from The American Heritage® Dictionary of the English Language, 4th Edition

  • n. A recluse or hermit, especially a religious recluse.

from Wiktionary, Creative Commons Attribution/Share-Alike License

  • n. A hermit; a religious recluse, someone who lives alone.

from the GNU version of the Collaborative International Dictionary of English

  • n. A hermit.

from The Century Dictionary and Cyclopedia

  • n. One who lives in a wilderness or in retirement; a hermit.
  • n. Specifically In church hist., in the earlier period, a Christian who, to escape persecution, fled to a solitary place, and there led a life of contemplation and asceticism.
  • n. Synonyms See anchoret.
  • Eremitic.

from WordNet 3.0 Copyright 2006 by Princeton University. All rights reserved.

  • n. a Christian recluse


from The American Heritage® Dictionary of the English Language, 4th Edition

Middle English, from Late Latin erēmīta; see hermit.

from Wiktionary, Creative Commons Attribution/Share-Alike License

From Late Latin eremita, from Ancient Greek ἐρημίτης (erēmitēs), from ἐρημία (erēmia, "desert"), from ἐρῆμος (erēmos, "uninhabited").


  • A Gentleman refers to Cordelia in eremite terms: she "redeems inlet from a ubiquitous curse" of sinfulness so dramatically demonstrated in Lear's elder daughters.

    Archive 2009-11-01

  • The story or a part of it is told by a fellow-seaman of Columbus, who had turned "eremite" in his old age, and though the narrative itself is in heroic verse, the prologue and epilogue, as they may be termed, are in

    The Works of Lord Byron. Vol. 3

  • Even the increasingly rare eremite, the desert dweller, regularly leaves his bleak and rugged cave, trekking to the monastic enclave or his neighbor's chapel for the purpose of liturgical worship and communion.

    Scott Cairns: The Christian and the Community: A Relationship in God's Image

  • Where was a dignified predicament any a singular faced, a eremite visualisation Macbeth felt with such agony in a play's late scenes?

    Archive 2009-11-01

  • The eremite acts alone and has reasons you will understand later.

    Archive 2009-06-01

  • He had lived a retired and peaceful existence, mainly a spectator at the feast, as little occupied in helping himself to the dishes which he saw others enjoy as is an eremite in the desert in plucking the grape-clusters of his dreams.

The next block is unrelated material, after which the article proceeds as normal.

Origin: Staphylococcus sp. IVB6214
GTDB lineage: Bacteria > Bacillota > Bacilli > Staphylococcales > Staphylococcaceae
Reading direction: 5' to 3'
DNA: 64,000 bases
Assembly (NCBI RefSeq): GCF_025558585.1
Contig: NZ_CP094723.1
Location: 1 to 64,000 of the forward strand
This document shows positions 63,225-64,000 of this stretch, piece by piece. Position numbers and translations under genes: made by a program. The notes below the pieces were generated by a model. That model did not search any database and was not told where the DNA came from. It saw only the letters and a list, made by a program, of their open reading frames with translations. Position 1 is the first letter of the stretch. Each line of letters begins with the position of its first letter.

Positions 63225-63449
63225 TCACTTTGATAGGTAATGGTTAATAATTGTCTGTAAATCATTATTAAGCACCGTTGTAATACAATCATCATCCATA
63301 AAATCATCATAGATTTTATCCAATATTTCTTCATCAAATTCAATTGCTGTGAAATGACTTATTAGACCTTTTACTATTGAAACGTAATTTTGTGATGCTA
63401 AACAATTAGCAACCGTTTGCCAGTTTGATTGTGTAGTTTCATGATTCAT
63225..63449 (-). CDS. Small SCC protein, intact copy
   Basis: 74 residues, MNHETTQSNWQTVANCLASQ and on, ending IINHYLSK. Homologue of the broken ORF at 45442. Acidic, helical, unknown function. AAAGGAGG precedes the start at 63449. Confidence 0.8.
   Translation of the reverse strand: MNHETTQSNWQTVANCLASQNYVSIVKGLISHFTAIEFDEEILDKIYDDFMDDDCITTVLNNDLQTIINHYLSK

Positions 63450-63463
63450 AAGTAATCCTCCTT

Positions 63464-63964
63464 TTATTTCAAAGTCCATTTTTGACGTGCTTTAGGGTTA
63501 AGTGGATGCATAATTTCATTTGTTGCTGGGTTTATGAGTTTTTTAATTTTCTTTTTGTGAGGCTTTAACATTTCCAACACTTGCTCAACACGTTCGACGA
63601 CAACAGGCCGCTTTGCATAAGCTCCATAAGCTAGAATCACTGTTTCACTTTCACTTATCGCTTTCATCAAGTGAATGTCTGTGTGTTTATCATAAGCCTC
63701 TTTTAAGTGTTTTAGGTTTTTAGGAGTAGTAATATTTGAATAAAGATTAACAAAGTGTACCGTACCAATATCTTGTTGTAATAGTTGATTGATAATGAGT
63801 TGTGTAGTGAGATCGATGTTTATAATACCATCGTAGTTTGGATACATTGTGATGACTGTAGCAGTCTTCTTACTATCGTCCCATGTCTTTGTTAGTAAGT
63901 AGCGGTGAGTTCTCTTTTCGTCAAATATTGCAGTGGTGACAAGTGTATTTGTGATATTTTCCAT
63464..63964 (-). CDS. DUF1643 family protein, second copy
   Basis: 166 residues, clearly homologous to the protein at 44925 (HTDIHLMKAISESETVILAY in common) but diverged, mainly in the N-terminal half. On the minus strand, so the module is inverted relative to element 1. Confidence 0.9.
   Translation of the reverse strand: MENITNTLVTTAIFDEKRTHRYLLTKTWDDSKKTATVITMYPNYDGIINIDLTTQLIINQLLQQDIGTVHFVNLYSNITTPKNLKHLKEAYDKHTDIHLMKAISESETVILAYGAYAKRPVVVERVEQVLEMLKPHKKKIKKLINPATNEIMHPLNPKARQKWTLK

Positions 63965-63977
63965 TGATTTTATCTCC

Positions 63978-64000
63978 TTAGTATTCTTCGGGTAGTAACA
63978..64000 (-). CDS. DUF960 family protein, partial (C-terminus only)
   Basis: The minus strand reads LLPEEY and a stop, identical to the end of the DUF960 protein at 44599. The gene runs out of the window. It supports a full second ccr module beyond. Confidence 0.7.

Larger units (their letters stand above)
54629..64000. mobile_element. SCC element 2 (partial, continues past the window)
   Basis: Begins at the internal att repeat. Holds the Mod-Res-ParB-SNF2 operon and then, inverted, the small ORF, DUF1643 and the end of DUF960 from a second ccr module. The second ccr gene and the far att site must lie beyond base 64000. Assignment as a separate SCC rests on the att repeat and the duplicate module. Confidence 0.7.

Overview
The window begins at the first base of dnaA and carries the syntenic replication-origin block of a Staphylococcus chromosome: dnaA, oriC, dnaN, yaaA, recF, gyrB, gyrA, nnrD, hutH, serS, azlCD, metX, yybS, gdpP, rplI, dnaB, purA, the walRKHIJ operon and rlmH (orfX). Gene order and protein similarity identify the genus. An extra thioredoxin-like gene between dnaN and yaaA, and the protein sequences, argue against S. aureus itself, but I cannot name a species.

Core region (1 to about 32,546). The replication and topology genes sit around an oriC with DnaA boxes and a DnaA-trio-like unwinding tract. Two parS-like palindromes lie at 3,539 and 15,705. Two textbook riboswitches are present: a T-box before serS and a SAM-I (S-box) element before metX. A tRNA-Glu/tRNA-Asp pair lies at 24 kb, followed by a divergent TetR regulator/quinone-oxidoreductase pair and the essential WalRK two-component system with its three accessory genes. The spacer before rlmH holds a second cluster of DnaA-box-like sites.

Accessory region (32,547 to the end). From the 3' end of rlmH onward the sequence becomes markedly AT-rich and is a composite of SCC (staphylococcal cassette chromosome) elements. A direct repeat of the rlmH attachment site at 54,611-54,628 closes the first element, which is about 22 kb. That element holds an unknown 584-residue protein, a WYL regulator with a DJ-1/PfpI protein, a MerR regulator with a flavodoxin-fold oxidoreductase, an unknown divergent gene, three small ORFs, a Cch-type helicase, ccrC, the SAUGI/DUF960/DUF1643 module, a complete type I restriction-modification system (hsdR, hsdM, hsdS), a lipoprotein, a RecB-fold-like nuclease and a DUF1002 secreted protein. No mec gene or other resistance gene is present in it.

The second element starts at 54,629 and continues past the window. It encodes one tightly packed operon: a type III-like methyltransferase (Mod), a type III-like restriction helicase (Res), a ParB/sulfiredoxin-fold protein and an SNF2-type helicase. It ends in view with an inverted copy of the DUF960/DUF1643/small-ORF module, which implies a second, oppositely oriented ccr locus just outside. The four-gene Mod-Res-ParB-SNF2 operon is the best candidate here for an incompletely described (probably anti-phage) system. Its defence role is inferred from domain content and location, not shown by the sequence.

Henrik Ibsen

  • She said, It hath reached me, O auspicious King, that the eremite having ended his verse, rose and coming up to Uns al-Wujud embraced him, and they wept together, till the hills rang with their cries and they fell down fainting.

    The Book of The Thousand Nights And A Night

  • The eremite, having ended his verse, rose and, coming up to Uns al-Wujud, embraced him, — And Shahrazad perceived the dawn of day and ceased saying her permitted say.

    The Book of The Thousand Nights And A Night

  • Pelagius was not and, being a Celtic eremite, probably had a kitteh or so.

    Lucifer cat - Lolcats 'n' Funny Pictures of Cats - I Can Has Cheezburger?

  •         Freely, nor Hebe fair wither a chaste eremite.

    Poems and Fragments


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  • "A French monk at the abbey of Ligugé argued that the rules developed for Eastern ascetics did not apply with the same force to a Frenchman, because, well, the French are different: 'That a Cyrenean can bear to eat nothing but cooked herbs and barley bread is because nature and necessity have accustomed him to eating nothing.' What was true of an Eastern eremite did not suit French conditions: 'We Gauls, we cannot live like angels.'"

    --Jack Turner, _Spice: The History of a Temptation_ (NY: Alfred A. Knopf, 2004), 278

    December 6, 2016

  • But long ere scarce a third of his passed by,

    Worse than adversity the Childe befell;

    He felt the fulness of satiety:

    Then loathed he in his native land to dwell,

    Which seemed to him more lone than eremite’s sad cell.

    Byron, Childe Harold's Pilgrimage

    May 30, 2009